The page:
A Weyburn mother is deeply indebted to STARS for their actions in transporting her critically-injured daughter after she was involved in a train collision.
Sandra LaRose was heart-broken that she lost her daughter, Kailynn Bursic-Panchuk, but is thankful to STARS as their actions enabled her to have time with Kailynn before she died, and for Kailynn’s wishes to be an organ donor to become a reality. Sandra will be attending “An Evening with STARS”, a fundraiser supper to be held in Weyburn on Tuesday, April 9, and hopes she will be able to meet some of the personnel who helped with her daughter.
Kailynn was driving her car on Aug. 16, 2018, to hang out with friends, and was at a rural crossing when she was hit by a freight train just outside of Weyburn. Kailynn was taken first to the Weyburn General Hospital, and then was taken by the STARS helicopter up to the Regina General.
Sandra had last talked to her daughter around 5 p.m. on that fateful day as Kailynn asked if she could hang out with some friends. Almost two hours later, she received a message through Facebook to call a number, and was put through to the RCMP who informed her that Kailynn had been in an accident, and was being taken by STARS up to Regina.
It wasn’t until later, while she was on her way up to Regina, that Sandra found out Kailynn’s car had been hit by a train at a crossing just southeast of the city.
Soon after she arrived at the Regina hospital, Kailynn and Sandra were then airlifted by the Saskatchewan Air Ambulance up to Saskatoon to the Royal University Hospital, after a pediatric intensive care team came down from Saskatoon to accompany Kailynn.
Kailynn was in a medically-induced coma, and remained in that state for about a week. On Aug. 21, “they told us if she came out of the coma, she wouldn’t have all her faculties. At 8:52 on Aug. 22, the day after her 17th birthday, she died,” said Sandra.
While she didn’t survive her injuries, doctors noted that some of her organs were still in good shape and could be used, and she had indicated on her driver’s licence she wanted to be an organ donor. She had been moved by the wishes of Humboldt Broncos player Logan Boulet in donating his organs, and made certain the donor sticker was affixed to indicate that she would also be an organ donor.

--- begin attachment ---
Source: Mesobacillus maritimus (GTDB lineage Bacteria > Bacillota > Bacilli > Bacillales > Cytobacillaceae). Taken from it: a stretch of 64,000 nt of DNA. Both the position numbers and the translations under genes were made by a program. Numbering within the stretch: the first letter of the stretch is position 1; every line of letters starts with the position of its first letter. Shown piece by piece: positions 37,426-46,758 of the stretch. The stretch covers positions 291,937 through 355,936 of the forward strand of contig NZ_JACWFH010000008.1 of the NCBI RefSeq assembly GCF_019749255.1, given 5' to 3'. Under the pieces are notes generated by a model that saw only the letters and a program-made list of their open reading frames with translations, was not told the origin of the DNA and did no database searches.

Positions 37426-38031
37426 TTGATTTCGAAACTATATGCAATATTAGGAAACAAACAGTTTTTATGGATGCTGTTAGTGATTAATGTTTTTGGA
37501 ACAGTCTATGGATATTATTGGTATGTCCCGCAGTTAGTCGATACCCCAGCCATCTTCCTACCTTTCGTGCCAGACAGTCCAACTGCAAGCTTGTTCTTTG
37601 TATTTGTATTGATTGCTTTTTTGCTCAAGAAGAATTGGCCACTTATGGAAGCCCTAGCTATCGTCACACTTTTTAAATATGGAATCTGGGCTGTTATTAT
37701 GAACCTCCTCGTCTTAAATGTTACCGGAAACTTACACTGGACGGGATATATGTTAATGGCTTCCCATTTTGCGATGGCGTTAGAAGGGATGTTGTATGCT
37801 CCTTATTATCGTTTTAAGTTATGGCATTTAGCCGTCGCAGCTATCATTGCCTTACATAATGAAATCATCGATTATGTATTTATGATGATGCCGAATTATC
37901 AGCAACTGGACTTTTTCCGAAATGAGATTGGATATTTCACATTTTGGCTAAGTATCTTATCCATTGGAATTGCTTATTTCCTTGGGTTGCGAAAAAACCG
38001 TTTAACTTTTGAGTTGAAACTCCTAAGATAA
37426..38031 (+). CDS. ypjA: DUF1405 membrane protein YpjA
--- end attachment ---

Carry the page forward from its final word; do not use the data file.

“They had matched her kidneys and liver, and her heart and lungs were matched, but the plane that was supposed to deliver them broke down,” said Sandra, who noted one kidney went to a highly-sensitized patient, the other kidney went to another patient, and a liver went to a third person, while her pancreas was sent to Edmonton for medical research.
The match with the sensitized patient was a rare one, as the patient was classed at a 95 mark, meaning 95 out of 100 kidneys cannot be matched with this patient. The kidney was ultimately rejected by this patient’s body, while the second recipient is now off dialysis and has fully recovered.
Sandra has since been in contact with the Boulet family, and has started a Green Shirt Day campaign in Weyburn to support organ donation, designating Sunday, April 7 to mark this day. The Weyburn Comprehensive School will mark it on Monday, April 8, in Kailynn’s memory.
“Even though she was in a coma, I still had that week with her. STARS not only gave three people a chance at living, but I got a chance to say goodbye,” said Sandra. “This outcome is not what I wanted, but in the end, what STARS gave me was time.”
Doctors told her had STARS not transported Kailynn, she likely would have died in the Weyburn hospital, and she wouldn’t have been considered a suitable candidate for organ donations.
In describing what her daughter was like, Sandra said, “She was a great kid. She would’ve given you the shirt off her back, and she did that at times too. … She was very positive, and she very much believed in building up other people, especially other girls. She would help anybody that needed it. If someone was depressed, she was there for them. She was just so full of love.”
This giving attitude was part of what led her to respond to the “Boulet Effect” and to determine to donate her organs if it was possible.
“Because it was Kailynn’s choice, it was her last ‘pay-it-forward’ act,” said Sandra, noting she could hardly wait until she turned 17 so she could donate blood.
To further carry on her memory and her legacy of being a giving person, Sandra has set up two $1,000 scholarships in her daughter’s name, the Kailynn Bursic-Panchuk Memorial Scholarship, to be presented at the Weyburn Comp. The scholarship will provide post-secondary help to someone who exhibits the same character traits in their lives that Kailynn did.
“Kailynn lived her life making choices and decisions to better the lives of others. She showed compassion, empathy, leadership and a love for everyone no matter who they were. Kailynn helped anyone who crossed her path that needed guidance, a shoulder to cry on, or just a simple compliment to boost their esteem,” states the criteria for the scholarship.
As this award will be character-based, a letter of reference will be needed for an applicant. “A letter of recommendation from a non-related community member and a school staff member must accompany the application. The letter must indicate and give reasons and examples of how the student has followed the same path as Kailynn in contributing to the betterment of another person or persons, animal or group.”
Sandra will present this scholarship at the next awards night held by the Comp.